Risk of diabetes and dyslipidemia during clozapine and other antipsychotic drug treatment of schizophrenia in Iceland

Oddur Ingimarsson, James H. MacCabe, Magnús Haraldsson, Halldóra Jónsdóttir, Engilbert Sigurdsson*

*Corresponding author for this work

Research output: Contribution to journalArticlepeer-review

9 Citations (Scopus)

Abstract

Background: Type 2 diabetes (T2D) and raised blood lipids are associated with the use of antipsychotics, not least clozapine. Aims: To describe the prevalence of high blood glucose levels, T2D, and dyslipidemia, in association with the use of clozapine or other antipsychotics in patients with schizophrenia in Iceland. Method: This study identified 188 patients treated with clozapine and 395 patients never treated with clozapine by searching the electronic health records of Landspitali, the National University Hospital. The comparison group consisted of Icelandic population controls. Data were obtained on blood glucose, HbA1c, and blood lipid levels from these health records. Results: The prevalence of T2D was 14.3% in the clozapine group, where the mean age was 51.2 years, and 13.7% in the never-on-clozapine group, where the mean age was 58.6 years. Males on clozapine were 2.3-times more likely and females 4.4-times more likely to have developed T2D than controls from an age-adjusted Icelandic cohort, while males on other antipsychotics were 1.5-times more likely and females 2.3-times as likely to have T2D than controls. Only one case of ketoacidosis was identified. Triglyceride levels were significantly higher in both treatment groups compared to controls in the age-adjusted Icelandic cohort. Conclusions: Clinicians must take active steps to reduce the risk of T2D and raised triglycerides in patients with schizophrenia. Antipsychotics were associated with a greater risk of T2D developing in females compared to males.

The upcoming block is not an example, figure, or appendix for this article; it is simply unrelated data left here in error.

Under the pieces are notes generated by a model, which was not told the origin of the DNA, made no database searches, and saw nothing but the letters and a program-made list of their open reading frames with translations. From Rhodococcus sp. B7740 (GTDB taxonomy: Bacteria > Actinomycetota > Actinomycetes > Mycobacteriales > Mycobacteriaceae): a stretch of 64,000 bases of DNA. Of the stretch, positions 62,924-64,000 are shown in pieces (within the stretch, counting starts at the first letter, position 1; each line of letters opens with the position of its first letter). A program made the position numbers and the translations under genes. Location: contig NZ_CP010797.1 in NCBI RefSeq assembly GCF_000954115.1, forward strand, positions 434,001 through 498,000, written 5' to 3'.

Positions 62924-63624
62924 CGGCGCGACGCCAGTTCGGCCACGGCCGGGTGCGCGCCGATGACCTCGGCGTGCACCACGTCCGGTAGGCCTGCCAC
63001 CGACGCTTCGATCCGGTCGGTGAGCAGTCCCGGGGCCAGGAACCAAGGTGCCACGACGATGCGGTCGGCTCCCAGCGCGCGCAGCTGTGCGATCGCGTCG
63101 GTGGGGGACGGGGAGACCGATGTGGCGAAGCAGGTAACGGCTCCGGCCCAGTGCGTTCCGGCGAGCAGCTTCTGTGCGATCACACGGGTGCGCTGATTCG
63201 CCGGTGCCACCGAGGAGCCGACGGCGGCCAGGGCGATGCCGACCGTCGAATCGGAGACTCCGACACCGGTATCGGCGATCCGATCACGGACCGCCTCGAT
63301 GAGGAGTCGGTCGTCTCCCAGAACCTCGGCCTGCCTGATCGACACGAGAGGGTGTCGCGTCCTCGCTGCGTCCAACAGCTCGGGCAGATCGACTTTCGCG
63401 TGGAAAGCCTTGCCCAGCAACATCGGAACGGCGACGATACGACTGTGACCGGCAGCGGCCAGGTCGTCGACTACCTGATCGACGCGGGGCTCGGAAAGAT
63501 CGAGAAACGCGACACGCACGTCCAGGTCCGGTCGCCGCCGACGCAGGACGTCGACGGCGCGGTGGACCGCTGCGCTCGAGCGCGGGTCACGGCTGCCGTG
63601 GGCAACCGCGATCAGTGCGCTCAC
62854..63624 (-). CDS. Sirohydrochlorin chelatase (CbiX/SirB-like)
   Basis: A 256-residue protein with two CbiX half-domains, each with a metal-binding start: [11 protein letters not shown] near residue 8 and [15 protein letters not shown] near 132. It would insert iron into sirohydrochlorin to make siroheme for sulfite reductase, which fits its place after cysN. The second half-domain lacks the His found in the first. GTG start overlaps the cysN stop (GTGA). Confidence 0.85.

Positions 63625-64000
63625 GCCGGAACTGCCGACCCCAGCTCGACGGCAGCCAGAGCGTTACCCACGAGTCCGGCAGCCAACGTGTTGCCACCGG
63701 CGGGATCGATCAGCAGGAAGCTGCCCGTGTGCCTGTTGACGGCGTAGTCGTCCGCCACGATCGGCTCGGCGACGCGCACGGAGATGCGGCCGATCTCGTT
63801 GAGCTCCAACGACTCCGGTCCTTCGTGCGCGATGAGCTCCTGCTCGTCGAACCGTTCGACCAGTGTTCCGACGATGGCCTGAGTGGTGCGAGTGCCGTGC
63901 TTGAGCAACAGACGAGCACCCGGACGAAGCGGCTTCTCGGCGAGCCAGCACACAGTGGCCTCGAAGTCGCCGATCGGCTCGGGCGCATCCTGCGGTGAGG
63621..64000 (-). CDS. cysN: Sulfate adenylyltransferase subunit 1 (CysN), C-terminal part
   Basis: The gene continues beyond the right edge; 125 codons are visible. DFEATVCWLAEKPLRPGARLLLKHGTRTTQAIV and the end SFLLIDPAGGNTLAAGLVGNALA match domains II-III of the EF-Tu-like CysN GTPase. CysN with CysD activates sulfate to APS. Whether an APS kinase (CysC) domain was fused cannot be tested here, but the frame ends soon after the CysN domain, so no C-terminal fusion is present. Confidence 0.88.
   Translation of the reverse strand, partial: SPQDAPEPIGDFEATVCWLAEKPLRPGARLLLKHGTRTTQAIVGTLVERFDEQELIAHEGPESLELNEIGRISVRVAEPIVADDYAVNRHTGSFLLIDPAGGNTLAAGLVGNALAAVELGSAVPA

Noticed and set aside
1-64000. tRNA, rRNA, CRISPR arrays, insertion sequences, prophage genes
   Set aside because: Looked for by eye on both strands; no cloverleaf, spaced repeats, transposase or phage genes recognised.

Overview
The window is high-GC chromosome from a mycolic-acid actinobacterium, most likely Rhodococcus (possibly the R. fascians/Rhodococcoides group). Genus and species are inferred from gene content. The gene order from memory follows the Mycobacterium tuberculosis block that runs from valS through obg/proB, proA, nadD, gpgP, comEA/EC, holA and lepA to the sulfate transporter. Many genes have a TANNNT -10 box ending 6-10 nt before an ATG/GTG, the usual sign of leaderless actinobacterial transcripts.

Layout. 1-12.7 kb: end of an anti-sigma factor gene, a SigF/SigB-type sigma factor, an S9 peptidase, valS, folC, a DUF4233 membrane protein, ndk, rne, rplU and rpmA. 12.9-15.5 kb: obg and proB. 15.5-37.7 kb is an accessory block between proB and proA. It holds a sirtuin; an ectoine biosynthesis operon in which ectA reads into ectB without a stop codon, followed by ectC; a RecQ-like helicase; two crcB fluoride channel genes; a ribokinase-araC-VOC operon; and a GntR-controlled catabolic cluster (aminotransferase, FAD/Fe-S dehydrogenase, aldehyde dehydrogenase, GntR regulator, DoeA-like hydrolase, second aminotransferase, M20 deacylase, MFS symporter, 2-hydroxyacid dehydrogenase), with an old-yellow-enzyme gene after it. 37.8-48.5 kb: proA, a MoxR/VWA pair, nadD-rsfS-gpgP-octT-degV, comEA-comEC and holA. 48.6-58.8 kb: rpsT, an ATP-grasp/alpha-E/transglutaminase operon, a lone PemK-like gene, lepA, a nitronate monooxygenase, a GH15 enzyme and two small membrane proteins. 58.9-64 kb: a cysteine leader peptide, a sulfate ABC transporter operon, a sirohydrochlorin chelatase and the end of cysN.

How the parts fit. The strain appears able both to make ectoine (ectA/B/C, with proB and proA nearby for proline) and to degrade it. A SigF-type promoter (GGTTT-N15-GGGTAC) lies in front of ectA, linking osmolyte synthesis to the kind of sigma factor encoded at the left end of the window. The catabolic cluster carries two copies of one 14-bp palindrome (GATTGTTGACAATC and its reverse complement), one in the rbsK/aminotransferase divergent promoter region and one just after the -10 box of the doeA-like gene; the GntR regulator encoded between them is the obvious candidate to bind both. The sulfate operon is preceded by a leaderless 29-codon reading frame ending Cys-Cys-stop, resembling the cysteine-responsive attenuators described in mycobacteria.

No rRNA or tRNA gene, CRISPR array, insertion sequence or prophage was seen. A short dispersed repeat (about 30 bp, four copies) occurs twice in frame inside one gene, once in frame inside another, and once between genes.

Original languageEnglish
Pages (from-to)496-502
Number of pages7
JournalNordic Journal of Psychiatry
Volume71
Issue number7
DOIs
Publication statusPublished - 3 Oct 2017

Bibliographical note

Funding Information:
This project has received funding from the European Union?s Seventh Framework Programme (FP7) for research, technological development and demonstration under grant agreement no. 279227. Dr MacCabe receives salary support from the National Institute for Health Research (NIHR) Mental Health Biomedical Research Centre at South London, Maudsley NHS Foundation Trust, and King?s College London. The views expressed are those of the authors and not necessarily those of the European Union, the NHS, the NIHR, or the UK Department of Health.

Publisher Copyright:
© 2017 The Nordic Psychiatric Association.

Other keywords

  • clozapine
  • diabetes
  • dyslipidemia
  • metabolic
  • Schizophrenia

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